The Eleventh Hour of the Eleventh Day of the Eleventh Month...

Posted On: Saturday - November 10th 2018 8:23PM MST
In Topics: 
  Music  History

... one complete century ago, the Great War, as it was called before World War II, was ended by treaty in Paris, France. The fighting ended, and basic terms for surrender were set, but all the details were not laid out and finalized until the notorious Treaty of Versailles was written in January of 1919.

I don't post on Sundays, but it sure IS Sunday in Paris right now, just 5 hours before the 11th hour, and this is surely more timely than one of the biggest Peak Stupidity blog-farts in which I'd posted about the end of the Great War ~ 1/2 year earlier by mistake. The song in that post will be repeated below, an anti-war song that you sure can't argue with.

Back when Americans learned real history and not some dicked-up PC cherry-picking nonsense, we studied Western Civilization through many European wars. I never did get how these European upon European conflicts could get so vicious, bloody, and long-lasting. Were the men on the other side that foreign to men on the one side? Well, no, but the elites determined that this was the way to settle things. The Great War, WWI, was supposed to have been the "war to end all wars" as it was larger in scale than anything seen before, and larger in carnage and deaths. The new machine gun made everything worse and forced a change in tactics from those of previous wars.

Upon looking back from a century down the line, but even a half-century, nobody can seem to come up with any good reason that this war should have been waged at all. Ethnic strife, conflicts over colonies, all blowing up into the big war that the Generals of France and Germany, especially, had already drawn up contingency plans for - couldn't it have been settled locally in places?

Really, when I think of the strife and stupidity of today's world, especially in our country, I think there is more reason around for something like this to happen than there was a century ago, by a long shot. Are we different people, now, not ready or able to fight this kind of conflict? Many are too used to prosperity and will not give that up, even if the result will be akin to slavery to the new system. However, anyone having seen the personal results of real war could not be wishing for anything like it again. This folk/traditional song, The Green Fields of France by the The Furies does a great job describing the sadness of many millions of men, but mostly boys, seeing the end of their lives with such pain, and no chance to experience anything more of life past this Great Bloody War (to end all wars).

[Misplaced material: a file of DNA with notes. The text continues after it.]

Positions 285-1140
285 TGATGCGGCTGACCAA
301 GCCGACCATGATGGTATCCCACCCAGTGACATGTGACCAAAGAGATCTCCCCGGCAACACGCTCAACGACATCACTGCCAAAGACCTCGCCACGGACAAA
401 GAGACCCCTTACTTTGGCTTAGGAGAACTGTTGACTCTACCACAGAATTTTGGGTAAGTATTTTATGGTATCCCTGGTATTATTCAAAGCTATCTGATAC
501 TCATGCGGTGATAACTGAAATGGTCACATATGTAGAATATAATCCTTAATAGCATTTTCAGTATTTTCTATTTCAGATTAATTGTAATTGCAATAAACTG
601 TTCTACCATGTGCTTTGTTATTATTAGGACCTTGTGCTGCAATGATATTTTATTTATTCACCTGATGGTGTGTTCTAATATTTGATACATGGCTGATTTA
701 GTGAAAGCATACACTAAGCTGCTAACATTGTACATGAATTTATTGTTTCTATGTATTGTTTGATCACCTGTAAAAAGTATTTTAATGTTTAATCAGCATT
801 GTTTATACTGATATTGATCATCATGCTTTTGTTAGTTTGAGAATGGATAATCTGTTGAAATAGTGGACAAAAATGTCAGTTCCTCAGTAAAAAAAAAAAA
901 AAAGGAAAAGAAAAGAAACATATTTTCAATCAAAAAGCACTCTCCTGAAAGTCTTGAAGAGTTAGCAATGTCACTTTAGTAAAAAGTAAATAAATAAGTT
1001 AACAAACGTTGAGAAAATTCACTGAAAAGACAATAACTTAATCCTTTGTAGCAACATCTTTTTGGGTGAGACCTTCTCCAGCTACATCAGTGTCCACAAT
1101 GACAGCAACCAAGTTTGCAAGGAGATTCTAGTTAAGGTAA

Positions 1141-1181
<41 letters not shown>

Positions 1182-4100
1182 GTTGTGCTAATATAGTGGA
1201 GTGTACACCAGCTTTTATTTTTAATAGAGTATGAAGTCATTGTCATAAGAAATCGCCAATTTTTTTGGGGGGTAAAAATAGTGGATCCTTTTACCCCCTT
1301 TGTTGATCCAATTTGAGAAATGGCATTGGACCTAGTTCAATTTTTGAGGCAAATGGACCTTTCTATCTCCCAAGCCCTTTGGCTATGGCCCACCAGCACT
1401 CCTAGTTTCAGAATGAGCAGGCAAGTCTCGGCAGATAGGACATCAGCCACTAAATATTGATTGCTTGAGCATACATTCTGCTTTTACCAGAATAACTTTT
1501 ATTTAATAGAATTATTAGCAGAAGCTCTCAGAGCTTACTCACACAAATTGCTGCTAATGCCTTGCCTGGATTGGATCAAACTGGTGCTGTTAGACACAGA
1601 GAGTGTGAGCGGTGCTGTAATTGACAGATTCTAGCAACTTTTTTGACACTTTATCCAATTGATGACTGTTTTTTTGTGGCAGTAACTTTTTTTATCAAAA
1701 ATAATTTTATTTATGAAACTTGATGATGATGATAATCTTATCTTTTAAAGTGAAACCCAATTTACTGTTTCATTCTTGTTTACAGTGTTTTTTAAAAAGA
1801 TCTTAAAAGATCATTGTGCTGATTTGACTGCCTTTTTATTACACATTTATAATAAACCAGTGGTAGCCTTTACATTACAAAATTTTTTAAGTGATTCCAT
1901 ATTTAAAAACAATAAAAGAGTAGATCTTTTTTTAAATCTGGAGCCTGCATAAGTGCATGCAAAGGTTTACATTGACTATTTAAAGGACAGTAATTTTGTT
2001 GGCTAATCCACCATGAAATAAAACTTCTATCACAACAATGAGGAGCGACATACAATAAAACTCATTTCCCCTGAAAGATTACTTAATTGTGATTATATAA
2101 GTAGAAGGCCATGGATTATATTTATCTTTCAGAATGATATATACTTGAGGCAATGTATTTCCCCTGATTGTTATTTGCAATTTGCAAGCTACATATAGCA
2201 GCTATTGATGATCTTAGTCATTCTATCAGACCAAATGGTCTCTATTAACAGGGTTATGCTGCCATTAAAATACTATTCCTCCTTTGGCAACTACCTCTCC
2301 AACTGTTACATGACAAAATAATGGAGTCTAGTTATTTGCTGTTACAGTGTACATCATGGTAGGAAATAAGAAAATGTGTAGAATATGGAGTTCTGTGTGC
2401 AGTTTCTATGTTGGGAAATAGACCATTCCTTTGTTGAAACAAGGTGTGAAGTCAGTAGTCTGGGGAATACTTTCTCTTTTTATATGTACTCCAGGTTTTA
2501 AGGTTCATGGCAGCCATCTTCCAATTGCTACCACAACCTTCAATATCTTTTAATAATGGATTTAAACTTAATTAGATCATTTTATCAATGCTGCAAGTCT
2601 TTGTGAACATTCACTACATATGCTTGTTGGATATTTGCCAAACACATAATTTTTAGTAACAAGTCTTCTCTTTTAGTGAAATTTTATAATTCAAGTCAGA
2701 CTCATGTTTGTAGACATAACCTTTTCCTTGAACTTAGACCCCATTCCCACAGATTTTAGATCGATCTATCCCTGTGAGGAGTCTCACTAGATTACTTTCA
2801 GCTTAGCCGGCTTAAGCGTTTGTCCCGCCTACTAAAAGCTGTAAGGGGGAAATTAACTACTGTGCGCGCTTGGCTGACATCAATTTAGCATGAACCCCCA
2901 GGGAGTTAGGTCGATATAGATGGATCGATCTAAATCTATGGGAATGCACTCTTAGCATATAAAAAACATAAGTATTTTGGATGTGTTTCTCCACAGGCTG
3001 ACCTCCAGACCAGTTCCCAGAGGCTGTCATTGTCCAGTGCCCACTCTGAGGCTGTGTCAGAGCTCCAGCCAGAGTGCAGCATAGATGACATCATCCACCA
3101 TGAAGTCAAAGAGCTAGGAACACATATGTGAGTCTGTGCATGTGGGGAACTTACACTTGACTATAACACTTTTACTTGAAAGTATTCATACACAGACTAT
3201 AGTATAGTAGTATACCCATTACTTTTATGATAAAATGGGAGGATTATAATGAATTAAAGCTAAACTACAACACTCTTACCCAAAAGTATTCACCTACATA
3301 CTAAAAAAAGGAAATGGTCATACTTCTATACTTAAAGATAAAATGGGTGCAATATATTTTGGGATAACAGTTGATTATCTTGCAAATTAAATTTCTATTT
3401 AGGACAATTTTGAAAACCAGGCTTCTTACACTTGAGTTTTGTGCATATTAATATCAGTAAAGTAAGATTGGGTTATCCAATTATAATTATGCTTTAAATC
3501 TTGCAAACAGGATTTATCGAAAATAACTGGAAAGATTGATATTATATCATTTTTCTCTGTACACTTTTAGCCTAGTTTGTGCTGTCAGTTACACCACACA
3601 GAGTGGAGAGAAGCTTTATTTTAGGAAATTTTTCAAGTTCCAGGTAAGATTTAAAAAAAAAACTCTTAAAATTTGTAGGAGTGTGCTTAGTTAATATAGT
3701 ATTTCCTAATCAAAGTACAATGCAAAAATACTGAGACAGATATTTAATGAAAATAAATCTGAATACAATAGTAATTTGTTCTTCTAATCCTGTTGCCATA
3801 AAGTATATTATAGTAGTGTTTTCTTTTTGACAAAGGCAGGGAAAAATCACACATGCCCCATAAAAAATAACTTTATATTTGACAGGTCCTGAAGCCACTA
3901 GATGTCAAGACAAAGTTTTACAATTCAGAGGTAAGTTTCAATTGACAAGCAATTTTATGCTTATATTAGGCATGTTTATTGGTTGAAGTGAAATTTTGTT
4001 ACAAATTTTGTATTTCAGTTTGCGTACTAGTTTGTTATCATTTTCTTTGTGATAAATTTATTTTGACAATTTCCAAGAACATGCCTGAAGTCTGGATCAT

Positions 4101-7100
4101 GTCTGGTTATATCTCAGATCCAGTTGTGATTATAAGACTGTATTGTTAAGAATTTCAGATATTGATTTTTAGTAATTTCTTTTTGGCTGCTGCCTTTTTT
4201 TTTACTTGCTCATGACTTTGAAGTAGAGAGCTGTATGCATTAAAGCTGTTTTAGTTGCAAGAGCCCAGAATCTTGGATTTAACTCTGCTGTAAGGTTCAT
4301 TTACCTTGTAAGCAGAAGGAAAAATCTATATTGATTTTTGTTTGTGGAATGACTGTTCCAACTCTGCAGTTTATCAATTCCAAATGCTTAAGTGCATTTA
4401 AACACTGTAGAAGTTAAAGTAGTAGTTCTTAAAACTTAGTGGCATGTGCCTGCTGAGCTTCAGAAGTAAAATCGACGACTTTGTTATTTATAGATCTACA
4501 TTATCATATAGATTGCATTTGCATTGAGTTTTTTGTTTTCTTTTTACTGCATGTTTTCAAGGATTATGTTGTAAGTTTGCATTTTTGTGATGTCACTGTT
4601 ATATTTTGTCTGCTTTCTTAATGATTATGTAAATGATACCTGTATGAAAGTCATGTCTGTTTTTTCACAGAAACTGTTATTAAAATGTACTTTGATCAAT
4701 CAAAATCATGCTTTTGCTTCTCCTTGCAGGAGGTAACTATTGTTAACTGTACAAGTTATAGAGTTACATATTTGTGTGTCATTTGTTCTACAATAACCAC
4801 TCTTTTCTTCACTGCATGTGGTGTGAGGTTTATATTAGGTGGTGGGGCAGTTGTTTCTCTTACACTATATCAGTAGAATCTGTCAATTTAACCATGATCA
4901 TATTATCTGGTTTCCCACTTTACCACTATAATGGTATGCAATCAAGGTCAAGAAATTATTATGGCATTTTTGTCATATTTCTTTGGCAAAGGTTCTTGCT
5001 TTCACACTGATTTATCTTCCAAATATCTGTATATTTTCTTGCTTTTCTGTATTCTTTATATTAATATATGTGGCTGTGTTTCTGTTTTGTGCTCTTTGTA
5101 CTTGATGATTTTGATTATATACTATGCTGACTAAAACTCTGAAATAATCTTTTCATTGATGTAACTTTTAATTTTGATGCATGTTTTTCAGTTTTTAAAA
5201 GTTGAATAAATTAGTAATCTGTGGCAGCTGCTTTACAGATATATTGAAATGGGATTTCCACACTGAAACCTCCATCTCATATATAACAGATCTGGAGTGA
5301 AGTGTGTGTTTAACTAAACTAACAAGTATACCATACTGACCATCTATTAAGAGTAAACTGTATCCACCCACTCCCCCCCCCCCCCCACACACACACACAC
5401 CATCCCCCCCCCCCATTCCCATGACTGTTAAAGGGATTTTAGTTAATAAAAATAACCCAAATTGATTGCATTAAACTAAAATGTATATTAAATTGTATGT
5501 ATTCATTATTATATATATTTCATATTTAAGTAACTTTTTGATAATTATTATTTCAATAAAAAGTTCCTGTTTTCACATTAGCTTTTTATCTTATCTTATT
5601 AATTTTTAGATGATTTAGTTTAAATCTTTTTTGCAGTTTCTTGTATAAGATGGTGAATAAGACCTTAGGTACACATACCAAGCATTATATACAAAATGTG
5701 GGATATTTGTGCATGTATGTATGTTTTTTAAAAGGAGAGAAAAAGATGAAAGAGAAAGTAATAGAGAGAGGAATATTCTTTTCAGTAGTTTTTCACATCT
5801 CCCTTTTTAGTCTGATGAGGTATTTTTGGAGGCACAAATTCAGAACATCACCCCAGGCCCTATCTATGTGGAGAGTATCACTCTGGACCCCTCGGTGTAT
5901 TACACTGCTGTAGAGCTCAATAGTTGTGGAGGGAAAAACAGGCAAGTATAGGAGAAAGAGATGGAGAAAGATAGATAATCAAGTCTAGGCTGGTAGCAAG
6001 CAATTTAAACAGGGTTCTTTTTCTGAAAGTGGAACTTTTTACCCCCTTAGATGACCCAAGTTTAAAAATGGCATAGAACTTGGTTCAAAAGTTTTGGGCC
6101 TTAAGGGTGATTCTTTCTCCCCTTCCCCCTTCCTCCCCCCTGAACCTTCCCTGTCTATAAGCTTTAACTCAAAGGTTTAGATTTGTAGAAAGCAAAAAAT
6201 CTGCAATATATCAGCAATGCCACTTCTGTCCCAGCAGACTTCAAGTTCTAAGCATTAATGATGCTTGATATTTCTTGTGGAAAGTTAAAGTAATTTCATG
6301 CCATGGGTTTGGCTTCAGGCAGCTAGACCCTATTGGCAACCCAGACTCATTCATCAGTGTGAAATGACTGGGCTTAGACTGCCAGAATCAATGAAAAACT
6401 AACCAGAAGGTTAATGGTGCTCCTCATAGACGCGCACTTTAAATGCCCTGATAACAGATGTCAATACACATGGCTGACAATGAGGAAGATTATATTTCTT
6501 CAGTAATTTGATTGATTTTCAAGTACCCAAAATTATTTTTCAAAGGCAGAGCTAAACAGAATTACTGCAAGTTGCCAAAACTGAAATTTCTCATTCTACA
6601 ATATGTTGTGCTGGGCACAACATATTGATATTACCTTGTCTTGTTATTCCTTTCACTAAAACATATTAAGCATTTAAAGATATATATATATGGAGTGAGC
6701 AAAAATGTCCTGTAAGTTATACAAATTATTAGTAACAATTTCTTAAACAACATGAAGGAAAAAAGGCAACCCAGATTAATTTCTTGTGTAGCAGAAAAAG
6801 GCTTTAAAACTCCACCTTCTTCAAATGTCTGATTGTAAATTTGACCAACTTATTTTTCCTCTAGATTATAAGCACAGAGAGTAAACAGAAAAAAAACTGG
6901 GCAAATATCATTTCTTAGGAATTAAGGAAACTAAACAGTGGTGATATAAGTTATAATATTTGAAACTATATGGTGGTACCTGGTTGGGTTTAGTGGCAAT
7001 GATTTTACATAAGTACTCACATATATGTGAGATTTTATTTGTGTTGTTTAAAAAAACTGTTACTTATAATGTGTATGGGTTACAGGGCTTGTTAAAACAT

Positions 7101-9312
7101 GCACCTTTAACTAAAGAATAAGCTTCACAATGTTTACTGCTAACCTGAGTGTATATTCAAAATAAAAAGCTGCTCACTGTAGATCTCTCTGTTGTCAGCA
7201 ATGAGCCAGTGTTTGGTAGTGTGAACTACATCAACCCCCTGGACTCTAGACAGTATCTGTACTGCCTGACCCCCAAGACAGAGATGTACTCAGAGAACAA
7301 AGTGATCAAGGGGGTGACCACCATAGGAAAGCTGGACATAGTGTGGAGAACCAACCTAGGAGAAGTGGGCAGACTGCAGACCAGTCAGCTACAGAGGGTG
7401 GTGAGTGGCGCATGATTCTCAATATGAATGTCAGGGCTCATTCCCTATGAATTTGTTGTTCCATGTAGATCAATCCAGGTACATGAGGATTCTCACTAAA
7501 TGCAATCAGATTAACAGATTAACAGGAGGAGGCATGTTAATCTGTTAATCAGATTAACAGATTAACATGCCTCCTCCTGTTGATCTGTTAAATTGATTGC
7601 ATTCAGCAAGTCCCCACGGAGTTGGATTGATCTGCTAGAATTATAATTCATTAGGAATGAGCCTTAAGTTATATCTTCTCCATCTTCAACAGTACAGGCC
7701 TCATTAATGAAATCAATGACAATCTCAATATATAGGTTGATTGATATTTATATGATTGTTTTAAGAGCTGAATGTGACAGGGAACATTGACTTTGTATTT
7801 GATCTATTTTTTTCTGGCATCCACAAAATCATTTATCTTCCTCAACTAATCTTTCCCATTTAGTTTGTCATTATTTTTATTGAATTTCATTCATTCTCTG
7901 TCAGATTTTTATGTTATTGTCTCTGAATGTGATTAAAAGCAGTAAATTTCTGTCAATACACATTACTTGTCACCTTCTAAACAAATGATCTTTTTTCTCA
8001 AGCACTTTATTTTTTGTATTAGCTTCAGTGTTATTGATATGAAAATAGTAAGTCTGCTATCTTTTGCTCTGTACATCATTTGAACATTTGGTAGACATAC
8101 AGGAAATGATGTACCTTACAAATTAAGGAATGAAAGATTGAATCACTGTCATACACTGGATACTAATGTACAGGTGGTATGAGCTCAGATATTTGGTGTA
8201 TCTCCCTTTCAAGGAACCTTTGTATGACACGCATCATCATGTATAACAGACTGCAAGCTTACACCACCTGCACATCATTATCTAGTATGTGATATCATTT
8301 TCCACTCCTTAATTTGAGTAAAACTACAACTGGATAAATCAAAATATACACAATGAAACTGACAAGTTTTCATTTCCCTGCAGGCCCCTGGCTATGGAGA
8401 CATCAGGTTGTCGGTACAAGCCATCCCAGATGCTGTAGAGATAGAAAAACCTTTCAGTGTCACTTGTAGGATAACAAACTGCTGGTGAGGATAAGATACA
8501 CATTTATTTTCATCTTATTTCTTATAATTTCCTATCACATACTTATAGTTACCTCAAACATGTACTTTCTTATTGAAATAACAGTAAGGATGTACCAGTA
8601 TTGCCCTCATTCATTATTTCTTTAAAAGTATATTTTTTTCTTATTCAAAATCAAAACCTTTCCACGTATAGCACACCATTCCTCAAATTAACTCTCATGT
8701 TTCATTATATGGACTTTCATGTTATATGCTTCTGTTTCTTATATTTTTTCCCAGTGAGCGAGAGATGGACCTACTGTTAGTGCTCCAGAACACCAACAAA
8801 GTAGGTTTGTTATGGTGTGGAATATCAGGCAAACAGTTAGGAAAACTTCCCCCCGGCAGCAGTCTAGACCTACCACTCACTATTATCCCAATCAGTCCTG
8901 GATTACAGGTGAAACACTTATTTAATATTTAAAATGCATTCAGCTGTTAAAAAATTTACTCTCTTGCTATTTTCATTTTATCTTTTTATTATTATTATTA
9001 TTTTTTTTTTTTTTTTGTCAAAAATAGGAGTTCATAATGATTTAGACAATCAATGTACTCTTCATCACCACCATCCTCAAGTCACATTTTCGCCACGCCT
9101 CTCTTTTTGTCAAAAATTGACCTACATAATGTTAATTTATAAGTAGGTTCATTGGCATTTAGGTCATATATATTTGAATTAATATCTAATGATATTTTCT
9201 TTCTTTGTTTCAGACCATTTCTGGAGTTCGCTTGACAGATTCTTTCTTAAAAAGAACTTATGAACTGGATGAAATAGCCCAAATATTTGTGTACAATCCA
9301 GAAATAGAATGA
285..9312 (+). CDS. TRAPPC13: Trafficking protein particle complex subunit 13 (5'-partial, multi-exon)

Tuesday - November 13th 2018 1:24PM MST
PS -- How 'bout the Amazon hq thing?
Tuesday - November 13th 2018 1:21PM MST
PS -- Here:

Monday - November 12th 2018 6:28PM MST
PS: I guess people are the same in some sense, but I think many are too soft to be able to change to what they would need to be in that WWI situation in time, before they did something (maybe not purposefully) suicidal. The preppers write about this sort of thing, but I don't know.

That Peter King video sounds great. One guy at unz (commenter Joe Stalin) linked to a video, almost the last of the series, in which a historian has kept up in real-time + 100 years with the Great War. I wish I'd started watching his youtube videos from 1914 on.
Monday - November 12th 2018 8:41AM MST
PS Re: Beginning of your last paragraph, I wonder about the differences between people of then and us of now. Were they stronger men essentially or just same as us caught up in harder times, different circumstances? They were accustomed to more strenuous everyday life for sure, but I want to believe they looked through the same eyes as us, so to speak. The great war to be sure ended the German, Austro-Hungarian and Ottoman empires and the associated regnant imperial houses, in addition to the Russian monarchy. Britain and France, while holding on to their empires a while longer, suffered national disasters with effects that linger to this day.

I saw a SkyNews clip that Peter King (of Lord of the Rings movies) produced a 90-minute documentary commisioned by the British Imperial War Museum in which, using their actual black-and-white, jerky-motion film clips of WWI scenes, he transformed original film into colorized regular-speed video. I was able to see a few of the resulting scenes somewhere and the effect is spectacular to anyone used to seeing WWI in the old film style. It's absolutely haunting.

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